MoSGA Board member Mary E. Celeste has generously offered us some tips on getting the most out of our NGS Conference experience in May 2008. Her guide is fairly lengthy, so I will be posting it over several days. Enjoy!
NOTE: Mary is not an official NGS spokesperson- these tips are based on her own past attendance at national genealogical conferences.
MARY’S CONFERENCE TIPS, PT. 1
There’s a very exciting opportunity coming up in May, and you don’t want to be left out. As a self-proclaimed conference expert, I hope the following suggestions will guarantee the greatest possible benefit from the National Genealogical Society Conference here in Kansas City.
1. REGISTER EARLY! A special registration fee is available for those “early birds” who get their application in by 31 March. The savings are pretty significant:
NGS members, early bird - $175, after 31 March - $210
Non-members, early bird - $210, after 31 March - $245
Single day early bird - $95, after 31 March - $95
Besides saving money, you’ll get your choice of receiving your syllabus in print or on CD– or, for an extra $10, you can get BOTH versions. Registering AFTER March 31, or for a single day will entitle you to only the CD. More about the syllabus later.
You have a lot of options to choose from regarding pre-conference workshops, social functions, tours, meals, etc. For a detailed look at registration,go to
http://www.eshow2000.com/ngs/. See topic number 10 below for advice on meals and social events.
Membership in the National Genealogical Society for an individual is $60 per year. Each additional family member can join for a mere $15. For details, see: http://www.ngsgenealogy.org/member.cfm.
2. STAY AT THE CONFERENCE HOTEL! You may think it’s not in your
budget, especially if the conference is in your own town, but I can’t stress enough how the convenience of having a room in the building can make the difference between driving home bleary-eyed after the banquet or other evening event and hopping up before the roosters, so you can make it to that early session for which you’ve been waiting all week. Likewise, staying in a less-expensive, non-conference hotel when you’re out of town requires multiple garage fees, if you drive in, and transportation headaches if you fly. I love being able to go take a “cat nap” when my batteries run down and change clothes for an evening event if it’s appropriate. And we all just need to take a break and kick off our shoes sometimes.
Now, sadly, having touted all the advantages of staying at the conference hotel, you may have already missed the opportunity. The block of rooms reserved by NGS are nearly gone. So, you need to try to reserve a room immediately. This is becoming a tradition, so for any conference, reserve your room at the host hotel as soon as you decide you are going to the conference. The good news is that NGS has now reserved a block of rooms at the neighboring Westin Crown Center, but they are going fast as well!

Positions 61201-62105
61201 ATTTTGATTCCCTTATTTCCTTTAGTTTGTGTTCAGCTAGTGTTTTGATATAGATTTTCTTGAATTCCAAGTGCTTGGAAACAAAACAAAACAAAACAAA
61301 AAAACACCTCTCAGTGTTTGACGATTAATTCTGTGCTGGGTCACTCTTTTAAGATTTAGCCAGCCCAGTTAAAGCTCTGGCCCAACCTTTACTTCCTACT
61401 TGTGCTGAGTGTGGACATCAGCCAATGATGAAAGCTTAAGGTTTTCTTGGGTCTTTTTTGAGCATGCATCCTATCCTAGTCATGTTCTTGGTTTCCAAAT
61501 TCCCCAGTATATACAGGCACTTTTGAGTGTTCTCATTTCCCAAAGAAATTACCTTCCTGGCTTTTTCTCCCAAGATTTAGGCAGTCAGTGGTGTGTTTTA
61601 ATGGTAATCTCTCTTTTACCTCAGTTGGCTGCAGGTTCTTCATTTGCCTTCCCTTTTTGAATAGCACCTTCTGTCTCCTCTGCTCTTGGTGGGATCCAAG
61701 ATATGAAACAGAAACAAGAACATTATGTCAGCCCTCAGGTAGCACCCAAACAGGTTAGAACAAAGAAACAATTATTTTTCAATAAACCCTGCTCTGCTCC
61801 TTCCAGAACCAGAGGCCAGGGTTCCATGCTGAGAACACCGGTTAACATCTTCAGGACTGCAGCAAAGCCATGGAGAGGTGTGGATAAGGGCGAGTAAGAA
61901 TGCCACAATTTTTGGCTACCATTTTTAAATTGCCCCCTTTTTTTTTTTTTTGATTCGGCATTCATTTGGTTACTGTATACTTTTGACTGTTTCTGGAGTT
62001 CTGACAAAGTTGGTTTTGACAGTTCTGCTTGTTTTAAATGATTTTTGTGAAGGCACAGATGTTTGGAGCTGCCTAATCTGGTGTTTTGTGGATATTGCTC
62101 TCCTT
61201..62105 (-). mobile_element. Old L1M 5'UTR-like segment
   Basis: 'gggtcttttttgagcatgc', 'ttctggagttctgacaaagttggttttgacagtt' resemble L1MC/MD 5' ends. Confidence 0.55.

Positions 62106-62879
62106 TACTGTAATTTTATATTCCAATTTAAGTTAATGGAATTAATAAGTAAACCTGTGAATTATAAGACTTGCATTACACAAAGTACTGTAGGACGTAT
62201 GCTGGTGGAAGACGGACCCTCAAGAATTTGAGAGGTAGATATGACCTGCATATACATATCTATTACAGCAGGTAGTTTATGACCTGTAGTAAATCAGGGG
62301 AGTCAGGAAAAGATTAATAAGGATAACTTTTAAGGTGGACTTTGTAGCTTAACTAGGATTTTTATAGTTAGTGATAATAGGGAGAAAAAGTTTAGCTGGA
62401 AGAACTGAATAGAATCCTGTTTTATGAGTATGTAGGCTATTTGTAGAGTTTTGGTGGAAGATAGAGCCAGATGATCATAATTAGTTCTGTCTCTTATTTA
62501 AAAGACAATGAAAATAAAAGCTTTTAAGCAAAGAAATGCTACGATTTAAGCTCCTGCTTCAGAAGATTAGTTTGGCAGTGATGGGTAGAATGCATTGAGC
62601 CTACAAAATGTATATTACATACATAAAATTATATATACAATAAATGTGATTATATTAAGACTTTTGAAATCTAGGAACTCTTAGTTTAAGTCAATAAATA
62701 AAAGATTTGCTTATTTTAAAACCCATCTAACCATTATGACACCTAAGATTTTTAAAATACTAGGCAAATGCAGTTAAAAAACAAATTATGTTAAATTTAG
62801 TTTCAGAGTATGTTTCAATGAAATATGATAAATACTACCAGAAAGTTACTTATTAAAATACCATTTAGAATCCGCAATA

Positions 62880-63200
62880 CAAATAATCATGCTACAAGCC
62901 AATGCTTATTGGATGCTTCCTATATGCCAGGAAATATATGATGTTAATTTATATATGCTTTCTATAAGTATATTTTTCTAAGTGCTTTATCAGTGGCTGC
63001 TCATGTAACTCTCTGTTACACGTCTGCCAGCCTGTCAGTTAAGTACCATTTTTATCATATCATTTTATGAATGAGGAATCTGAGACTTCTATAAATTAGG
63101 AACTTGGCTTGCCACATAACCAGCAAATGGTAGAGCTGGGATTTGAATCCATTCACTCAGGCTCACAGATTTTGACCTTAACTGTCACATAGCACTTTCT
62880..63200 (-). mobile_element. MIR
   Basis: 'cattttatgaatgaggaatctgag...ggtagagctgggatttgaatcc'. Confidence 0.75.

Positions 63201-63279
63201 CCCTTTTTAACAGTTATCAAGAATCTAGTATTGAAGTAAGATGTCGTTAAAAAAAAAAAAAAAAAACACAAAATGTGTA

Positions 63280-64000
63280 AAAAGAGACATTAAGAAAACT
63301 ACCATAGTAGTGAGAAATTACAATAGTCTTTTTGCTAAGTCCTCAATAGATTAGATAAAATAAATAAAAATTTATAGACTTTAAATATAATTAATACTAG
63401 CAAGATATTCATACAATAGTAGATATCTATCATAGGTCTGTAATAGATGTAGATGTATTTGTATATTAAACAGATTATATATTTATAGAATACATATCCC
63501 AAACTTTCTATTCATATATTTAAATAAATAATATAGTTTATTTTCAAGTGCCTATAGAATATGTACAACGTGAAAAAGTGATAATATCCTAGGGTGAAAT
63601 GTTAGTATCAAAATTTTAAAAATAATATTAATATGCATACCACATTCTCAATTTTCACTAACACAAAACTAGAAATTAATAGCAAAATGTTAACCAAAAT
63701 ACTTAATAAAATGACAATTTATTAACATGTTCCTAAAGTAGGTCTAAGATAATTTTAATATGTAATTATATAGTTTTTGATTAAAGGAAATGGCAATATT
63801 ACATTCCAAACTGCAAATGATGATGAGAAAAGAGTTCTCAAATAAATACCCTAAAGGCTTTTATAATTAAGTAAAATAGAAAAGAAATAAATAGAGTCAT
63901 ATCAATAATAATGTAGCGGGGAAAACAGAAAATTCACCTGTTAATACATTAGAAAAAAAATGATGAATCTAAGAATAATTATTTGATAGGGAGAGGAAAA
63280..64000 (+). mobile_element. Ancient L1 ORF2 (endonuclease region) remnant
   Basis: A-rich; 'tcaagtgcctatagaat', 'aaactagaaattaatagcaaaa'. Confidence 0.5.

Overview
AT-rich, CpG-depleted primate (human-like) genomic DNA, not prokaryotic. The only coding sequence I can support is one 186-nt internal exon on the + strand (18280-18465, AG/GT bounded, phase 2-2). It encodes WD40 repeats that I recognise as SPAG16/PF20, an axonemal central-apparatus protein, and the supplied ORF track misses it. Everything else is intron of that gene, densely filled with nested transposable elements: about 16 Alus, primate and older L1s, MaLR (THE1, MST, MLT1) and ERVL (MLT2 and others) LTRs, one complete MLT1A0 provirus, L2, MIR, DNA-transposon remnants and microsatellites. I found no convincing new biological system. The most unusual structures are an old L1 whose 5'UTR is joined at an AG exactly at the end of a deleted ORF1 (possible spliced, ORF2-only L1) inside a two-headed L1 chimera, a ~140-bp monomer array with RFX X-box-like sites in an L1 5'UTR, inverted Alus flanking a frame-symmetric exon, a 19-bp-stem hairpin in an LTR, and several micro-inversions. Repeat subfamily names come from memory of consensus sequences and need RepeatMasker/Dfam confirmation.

If you try to make a reservation and are told that the rooms are all taken, you should inquire if there are any rooms available, at any rate, for the days you plan to stay. You won’t get the advantages of the conference discount, but you may get a room. Then, ask if they have a waiting list for those who cancel their reservations, which happens. Ask if you can be put on that list and if you can transfer your reservation should one of the NGS rooms become available. Meanwhile, I’d call frequently to see if any better deal is available, and I’d call every day, the last week.
If money is an issue, most hotel rooms can accommodate up to five people (two double beds and a cot). Remember the slumber parties when you were in high school? Not much has changed and they’re still as much fun. If you snore, kindly bring some earplugs for your friends. Make plans for who will take evening showers and who will take morning showers. Will you need to bring an extra hair dryer? Also, you might want to bring your own clothes hangers. Be honest about how many people are staying in your room and check to see if an appropriate number of towels have been provided. Call room service as soon as possible if you need more.
Check ahead to see if there is a refrigerator and/or microwave in your room. If you’re driving, bring your own drinks and bottled water. If you’re flying, check out the difference between the cost for a soft drink in the gift shop vs. the vending machine – I’ve frequently found it more economical to buy from the gift shop. If you’re near a convenience or grocery store, take a walk over and buy what you can carry. Drivers can bring an ice chest, while flyers will just have to use the ice from the hotel ice machine to cool down your drinks.
If there is a stocked refrigerator, DO NOT TOUCH the contents until you know what the cost will be. If you’re bringing you own drinks and snacks, ask that your refrigerator be emptied of the hotel-provided contents and ask for a written, signed receipt confirming that you returned all contents unused. Tape a note to the refrigerator door telling the housekeeping staff that you do NOT want your refrigerator restocked during your stay. Then, when you checkout, show them the photocopy and the note. I’ve heard horror stories about people who have checked out with an empty fridge! It can be very costly, when it gets restocked daily!
Here’s the link to the hotel reservations and information: http://www.ngsgenealogy.org/hotel.cfm.
Mary E. Celeste
Kansas City, MO